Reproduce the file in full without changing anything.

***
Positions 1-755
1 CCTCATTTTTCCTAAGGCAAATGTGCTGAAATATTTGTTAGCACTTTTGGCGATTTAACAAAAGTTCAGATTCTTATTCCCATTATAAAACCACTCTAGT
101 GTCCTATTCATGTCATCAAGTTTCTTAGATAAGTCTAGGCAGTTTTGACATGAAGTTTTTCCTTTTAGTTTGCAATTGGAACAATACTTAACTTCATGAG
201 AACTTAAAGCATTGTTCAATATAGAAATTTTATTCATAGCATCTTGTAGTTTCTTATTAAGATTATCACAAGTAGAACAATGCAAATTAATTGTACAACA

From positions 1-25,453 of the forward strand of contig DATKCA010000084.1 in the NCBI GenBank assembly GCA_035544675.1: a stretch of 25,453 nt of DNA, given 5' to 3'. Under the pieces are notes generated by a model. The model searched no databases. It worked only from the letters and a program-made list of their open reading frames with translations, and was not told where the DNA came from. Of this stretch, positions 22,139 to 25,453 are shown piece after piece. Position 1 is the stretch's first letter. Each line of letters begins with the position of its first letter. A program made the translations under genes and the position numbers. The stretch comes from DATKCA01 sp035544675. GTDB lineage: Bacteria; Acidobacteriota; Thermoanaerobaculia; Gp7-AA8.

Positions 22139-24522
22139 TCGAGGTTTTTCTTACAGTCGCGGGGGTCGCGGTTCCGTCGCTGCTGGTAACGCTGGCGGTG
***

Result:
Positions 1-755
1 CCTCATTTTTCCTAAGGCAAATGTGCTGAAATATTTGTTAGCACTTTTGGCGATTTAACAAAAGTTCAGATTCTTATTCCCATTATAAAACCACTCTAGT
101 GTCCTATTCATGTCATCAAGTTTCTTAGATAAGTCTAGGCAGTTTTGACATGAAGTTTTTCCTTTTAGTTTGCAATTGGAACAATACTTAACTTCATGAG
201 AACTTAAAGCATTGTTCAATATAGAAATTTTATTCATAGCATCTTGTAGTTTCTTATTAAGATTATCACAAGTAGAACAATGCAAATTAATTGTACAACA

From positions 1-25,453 of the forward strand of contig DATKCA010000084.1 in the NCBI GenBank assembly GCA_035544675.1: a stretch of 25,453 nt of DNA, given 5' to 3'. Under the pieces are notes generated by a model. The model searched no databases. It worked only from the letters and a program-made list of their open reading frames with translations, and was not told where the DNA came from. Of this stretch, positions 22,139 to 25,453 are shown piece after piece. Position 1 is the stretch's first letter. Each line of letters begins with the position of its first letter. A program made the translations under genes and the position numbers. The stretch comes from DATKCA01 sp035544675. GTDB lineage: Bacteria; Acidobacteriota; Thermoanaerobaculia; Gp7-AA8.

Positions 22139-24522
22139 TCGAGGTTTTTCTTACAGTCGCGGGGGTCGCGGTTCCGTCGCTGCTGGTAACGCTGGCGGTG